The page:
As tutors and mentors we often focus on the academic and personal side of the relationship with our students, but it is also important to focus on your student’s professional development. At-risk youth especially need their tutors to introduce them to the values and norms of the professional world. As a supportive adult in your student’s life you can play a critical role in teaching your student skills that will pay off over the course of your student’s working life.
It is often hard to imagine a student as a professional. After all, as adults we look at our students and want them to enjoy being young. However, the teenage years are perfect for planting the seeds of professionalism in your student and for beginning to cultivate a mature and responsible young adult.
Students require basic training in professional skills that we often take for granted at work: punctuality, good posture, appropriate dress and speech, and organization, just to name a few. Teaching students to take personal responsibility, particularly through punctuality and good organization skills are often (hopefully) skills that your student receives some training in at their school. The finer points of professional, knowing how to dress and speak, are often harder to teach a student. These skills are nevertheless important in helping your student prepare for future job and college interviews and for interacting in a professional environment.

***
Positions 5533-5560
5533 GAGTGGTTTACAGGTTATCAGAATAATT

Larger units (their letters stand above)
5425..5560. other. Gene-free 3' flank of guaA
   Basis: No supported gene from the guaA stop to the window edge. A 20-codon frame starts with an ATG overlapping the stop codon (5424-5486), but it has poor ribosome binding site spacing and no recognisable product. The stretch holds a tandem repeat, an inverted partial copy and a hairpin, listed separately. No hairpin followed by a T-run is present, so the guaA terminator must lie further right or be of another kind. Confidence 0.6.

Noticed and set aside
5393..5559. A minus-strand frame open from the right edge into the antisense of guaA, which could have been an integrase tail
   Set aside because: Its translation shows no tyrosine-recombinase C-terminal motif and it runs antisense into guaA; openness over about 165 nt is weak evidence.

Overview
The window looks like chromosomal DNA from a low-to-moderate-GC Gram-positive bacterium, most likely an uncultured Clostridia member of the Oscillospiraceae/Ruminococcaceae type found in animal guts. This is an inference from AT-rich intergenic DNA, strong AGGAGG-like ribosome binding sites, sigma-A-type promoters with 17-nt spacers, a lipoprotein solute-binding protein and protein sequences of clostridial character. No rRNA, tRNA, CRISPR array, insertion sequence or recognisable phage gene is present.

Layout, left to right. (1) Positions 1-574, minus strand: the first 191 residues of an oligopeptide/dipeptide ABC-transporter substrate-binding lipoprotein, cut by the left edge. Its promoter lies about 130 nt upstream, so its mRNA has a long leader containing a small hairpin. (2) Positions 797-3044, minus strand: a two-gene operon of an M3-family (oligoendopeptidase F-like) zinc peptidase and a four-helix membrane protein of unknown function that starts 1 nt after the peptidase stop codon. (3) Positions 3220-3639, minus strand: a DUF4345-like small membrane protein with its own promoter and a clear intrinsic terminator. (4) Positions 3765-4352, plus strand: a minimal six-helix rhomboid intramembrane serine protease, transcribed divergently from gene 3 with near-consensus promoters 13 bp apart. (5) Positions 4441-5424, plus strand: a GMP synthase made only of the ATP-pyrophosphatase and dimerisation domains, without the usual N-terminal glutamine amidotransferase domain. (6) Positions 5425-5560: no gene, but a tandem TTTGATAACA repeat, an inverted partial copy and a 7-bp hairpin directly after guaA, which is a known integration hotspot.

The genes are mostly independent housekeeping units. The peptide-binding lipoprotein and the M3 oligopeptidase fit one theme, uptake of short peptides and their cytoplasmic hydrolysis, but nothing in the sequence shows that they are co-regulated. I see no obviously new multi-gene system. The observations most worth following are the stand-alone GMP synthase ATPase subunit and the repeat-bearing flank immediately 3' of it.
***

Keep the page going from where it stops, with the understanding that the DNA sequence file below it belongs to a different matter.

A good way to introduce a high school aged student to professionalism is through a practice mock interview and job shadowing. Help your student prepare a resume, one that highlights their academic achievements, extracurricular activities and an work or volunteer experience they might have and give your student a mock interview for college admissions or job. This exercise will help a student understand the functions and importance of a resume and interviews. Job shadowing can demonstrate the importance of etiquette and professional dress at work. If you have a student shadow you at work, ask them to take notes and report back to you on their observations. Some questions for observations on professionalism can include:
- How do the employees of this workplace speak to each other?
- How do the employees of this workplace dress? Make sure you explain the purpose of your dress code to your student and note that workplace dress codes vary. Some workplaces require business professional or business casual dress while others require a uniform or permit casual dress
- When do employees take breaks from work?
- How do employees share resources, i.e. workspace, supplies to equipment?
Taking the time to focus on professionalism with your student will introduce them to skills and experiences that will frame how they approach the professional world as a young adult. If you address this topic with your student, you can help them become comfortable with behaving professionally and another step toward success.